The Cleveland Museum of Art. Handbook of the Cleveland Museum of Art/1978. Cleveland, OH: The Cleveland Museum of Art, 1978. Reproduced: p. 114 archive.org
    Hadeln, Detlev, and Gunter Schweikhart. Paolo Veronese. Florenz, Italy: Kunsthistorisches Institut Florenz, 1978. Mentioned: p. 92, 116; Reproduced: fig. 97
    The Cleveland Museum of Art. The Cleveland Museum of Art Catalogue of Paintings, Part 3: European Paintings of the 16th, 17th, and 18th Centuries. Cleveland, OH: The Cleveland Museum of Art, 1982. Mentioned: p. 450; Reproduced: p. 451
    Gemin, Massimo. Nuovi studi su Paolo Veronese. Venezia, Italy: Arsenale editrice, 1990. Reproduced: p. 209, fig. 165
    "1992 Annual Report." The Bulletin of the Cleveland Museum of Art 80, no. 6 (1993): 215-95. Mentioned: p. 238 www.jstor.org
    Pignatti, Terisio, Veronese, and Filippo Pedrocco. Veronese. Milano, Italy: Electa, 1995. Mentioned: p. 452-453; Reproduced: np. 349
    Nitti, Patrizia. Veronese: Gods, Heroes and Allegories. Milan, Italy: Skira, 2004. Mentioned: p. 124; Reproduced: p. 125
    Ilchman, Frederick, and Linda Borean. Titian, Tintoretto, Veronese: Rivals in Renaissance Venice. Boston, MA: MFA Publications, 2009. Reproduced: p. 214, cat. 41
    Brilliant, Virginia, et al. Paolo Veronese: A Master and His Workshop in Renaissance Venice. London,United Kingdom: Scala, 2012. Reproduced: p. 145, fig. 24
    Paintings in the Cleveland Museum of Art: Picture Book No. 4 . [Cleveland]: The Cleveland Museum of Art, 1952. Reproduced: p. 55 archive.org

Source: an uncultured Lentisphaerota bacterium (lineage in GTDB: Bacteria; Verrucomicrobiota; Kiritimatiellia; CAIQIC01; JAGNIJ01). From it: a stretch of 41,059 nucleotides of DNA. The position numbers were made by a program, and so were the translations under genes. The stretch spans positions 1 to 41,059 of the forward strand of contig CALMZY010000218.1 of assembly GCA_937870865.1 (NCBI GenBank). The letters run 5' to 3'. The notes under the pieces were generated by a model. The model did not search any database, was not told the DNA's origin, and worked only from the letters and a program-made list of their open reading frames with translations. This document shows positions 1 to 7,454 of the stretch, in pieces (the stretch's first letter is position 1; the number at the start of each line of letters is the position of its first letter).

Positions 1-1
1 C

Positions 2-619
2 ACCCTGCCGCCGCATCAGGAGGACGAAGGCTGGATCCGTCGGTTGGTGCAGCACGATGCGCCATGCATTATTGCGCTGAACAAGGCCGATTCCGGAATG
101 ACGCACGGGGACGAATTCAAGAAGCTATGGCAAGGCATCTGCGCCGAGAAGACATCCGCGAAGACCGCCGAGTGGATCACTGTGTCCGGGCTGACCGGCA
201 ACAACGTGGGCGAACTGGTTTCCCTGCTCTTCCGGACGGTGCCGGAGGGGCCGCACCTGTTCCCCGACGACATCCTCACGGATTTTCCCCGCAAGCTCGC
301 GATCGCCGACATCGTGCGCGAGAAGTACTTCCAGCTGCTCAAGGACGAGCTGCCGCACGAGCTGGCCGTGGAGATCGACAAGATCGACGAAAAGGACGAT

• Paolo Veronese: Versatile Master of Renaissance Venice. John and Mable Ringling Museum of Art, Sarasota, FL (organizer) (December 6, 2012-April 14, 2013).
    Titian, Tintoretto, Veronese: Rivals in Renaissance Venice. Museum of Fine Arts Boston, Boston, MA (March 15-August 6, 2009; Musee du Louvre, Paris, France (September 14, 2009-January 5, 2010).
    The Secular Veronese. (Musee du Luxembourg, Paris, France (September 22, 2004-January 30, 2005); Musee Correr, Venice, Italy (February 11-May 29, 2005).
    The Adriatic Sea: A Civilization Between Borders and Frontiers. Fondo Mole Vanvitelliana, Ancona, Italy (March-July 2001).
    Juxtapositions. The Cleveland Museum of Art, Cleveland, OH (September 11-October 10, 1965).
    Masterpieces of the 16th Century Art. Vassar College Art Gallery, Poughkeepsie, NY (October 15-November 15, 1964).
    Art and Humanism in the Renaissance. The Cleveland Museum of Art, Cleveland, OH (organizer) (January 23-February 25, 1962).
    Titian, Tintoretto, Paolo Veronese with a Group of Sixteenth-Century Venetian Drawings. Art Gallery of Ontario,Toronto, Ontario ( February 12-March 13, 1960).
    In Memoriam: Leonard C. Hanna, Jr.. The Cleveland Museum of Art, Cleveland, OH (organizer) (March 4-April 7, 1958).
    Survey of Italian Art. Seattle Art Museum, Seattle, WA (November 8-December 8, 1957).
    The Venetian Tradition. The Cleveland Museum of Art, Cleveland, OH (November 8, 1956-January 1, 1957).
  • {{cite web|title=The Annunciation|url=false|author=Paolo Veronese, Workshop|year=c. 1580|access-date=12 July 2024|publisher=Cleveland Museum of Art}}

Source URL:

https://www.clevelandart.org/art/1950.251